As more Americans identify as LGBTQIA+, an effort needs to made to educate pharmacists on LGBTQIA+ health and culture.
It is crucial that pharmacy schools incorporate LGBTQIA+ activities into their curriculum, according to a presentation at the American Association of Colleges of Pharmacy (AACP) Annual Meeting.
The presentation, “Encouraging Inclusion: Incorporating LGBTQIA+ Activities for Community and Hospital Pharmacy throughout Student Pharmacists Education Experience,” was given virtually with a live question and answer session. It was presented by Chelsey Llayton, PharmD, a PGY2 academic resident at Virginia Commonwealth University (VCU) School of Pharmacy, and moderated by VCU School of Pharmacy’s Lauren M. Caidas, PharmD, BCACP.
A growing number of Americans are identifying as LGBTQIA+, according to the presentation. Only 1.4% of traditionalists (those born between 1913-1945) identify as LGBTQIA+. For baby boomers (those born between 1946-1964), it is 2.4% and for generation X (1965-1980), 3.5% of the cohort identify as LGBTQIA+. Millennials have seen the largest increase, with 8.2% of that cohort identifying as LGBTQIA+, according to the presentation.
“The LGBTQIA+ community is a growing one…The likelihood of students interacting with someone from this patient population is increasing, and they should be prepared to meet their health care needs just like they do for any other patient,” Llayton said.
Although the number of LGBTQIA+ Americans is growing, most recent college graduates do not feel confident in treating LGBTQIA+ patients, especially those in the transgender community, according to the presentation. More than 98% of PGY1 community residents surveyed reported that they feel they have a responsibility to treat the transgender community; however, only 36.2% felt confident in their ability to do so.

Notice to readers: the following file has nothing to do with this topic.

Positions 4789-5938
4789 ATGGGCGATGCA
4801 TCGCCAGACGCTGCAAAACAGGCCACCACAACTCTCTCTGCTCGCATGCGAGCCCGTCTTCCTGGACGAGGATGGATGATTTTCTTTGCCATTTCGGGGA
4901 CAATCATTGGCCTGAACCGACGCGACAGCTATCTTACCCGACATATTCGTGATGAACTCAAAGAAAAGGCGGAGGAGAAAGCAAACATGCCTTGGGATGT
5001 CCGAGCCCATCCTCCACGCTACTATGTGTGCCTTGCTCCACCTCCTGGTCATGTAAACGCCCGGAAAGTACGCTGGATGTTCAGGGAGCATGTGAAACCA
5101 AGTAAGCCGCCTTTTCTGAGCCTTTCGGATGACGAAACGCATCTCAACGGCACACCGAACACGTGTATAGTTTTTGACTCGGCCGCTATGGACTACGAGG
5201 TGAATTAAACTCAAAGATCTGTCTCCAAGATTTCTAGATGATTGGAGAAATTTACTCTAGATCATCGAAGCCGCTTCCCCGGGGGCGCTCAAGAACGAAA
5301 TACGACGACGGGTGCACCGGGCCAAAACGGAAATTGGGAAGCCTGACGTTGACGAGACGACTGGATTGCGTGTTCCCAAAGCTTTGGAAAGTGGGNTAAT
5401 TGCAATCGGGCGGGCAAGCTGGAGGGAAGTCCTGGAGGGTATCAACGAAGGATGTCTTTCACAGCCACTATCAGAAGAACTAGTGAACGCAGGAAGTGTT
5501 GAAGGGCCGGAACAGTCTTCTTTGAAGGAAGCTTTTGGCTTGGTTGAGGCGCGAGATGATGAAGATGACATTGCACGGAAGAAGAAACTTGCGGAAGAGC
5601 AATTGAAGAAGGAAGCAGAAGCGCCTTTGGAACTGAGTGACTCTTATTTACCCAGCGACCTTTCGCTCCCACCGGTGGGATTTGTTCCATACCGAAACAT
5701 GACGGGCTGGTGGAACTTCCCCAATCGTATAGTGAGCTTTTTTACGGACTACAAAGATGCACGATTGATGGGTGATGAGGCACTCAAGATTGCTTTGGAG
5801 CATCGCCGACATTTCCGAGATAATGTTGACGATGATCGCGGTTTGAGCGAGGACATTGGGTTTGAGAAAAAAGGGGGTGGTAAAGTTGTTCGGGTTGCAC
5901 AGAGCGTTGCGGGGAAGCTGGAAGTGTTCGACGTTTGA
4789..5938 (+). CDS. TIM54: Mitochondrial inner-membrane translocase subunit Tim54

Coverage of LGBTQIA+ subjects in pharmacy schools has increased significantly over the past 5 years. In 2014, 43% of pharmacy students surveyed reported having required LGBTQIA+ content in the curriculum. Only 14% rated the culture as “good” or “very good,” whereas 32% reported it was “very poor.” In 2019, 53% reported having mandatory transgender-related content in the curriculum.
Although coverage is increasing, barriers still remain, including religious objections, uncertainty of what content to cover, lack or expertise, or it being a tier 3 topic, according to Llayton. There are several ways to incorporate LGBTQIA+ topics into the curriculum, including interprofessional courses, didactic therapeutic lectures, elective course, skills-based laboratory courses, and mixture of courses.
“…Religious objections, this can be from faculty, students, even some institutions. However, it’s important to teach our students to treat all patients the same, regardless of their personal beliefs because our job is to serve everyone equally and provide the best care to all,” Llayton said. “The next 2 barriers commonly go hand in hand. Many faculty do not feel like they have expertise in this field and aren’t even sure what topics should be covered.”
VCU has incorporated LGBTQIA+ centered activities into their curriculum. P1s and P2s learn the subject in the fall semester, while P3s took it in the spring. The lesson was composed of a pre-lecture survey, then a lecture on LGBTQIA+ health, then a learning level-specific activity, then a post activity survey. The overwhelming majority, 92% of students, said the intervention was a positive experience. Seventy-four percent said that additional education is still needed.
VCU plans to follow the class of 2023 as they learn more material, spend more time on the focus material, and make knowledge questions more specific. LGBTQIA+ education should be integrated throughout the curriculum, rather than in one course or elective, according to Llayton.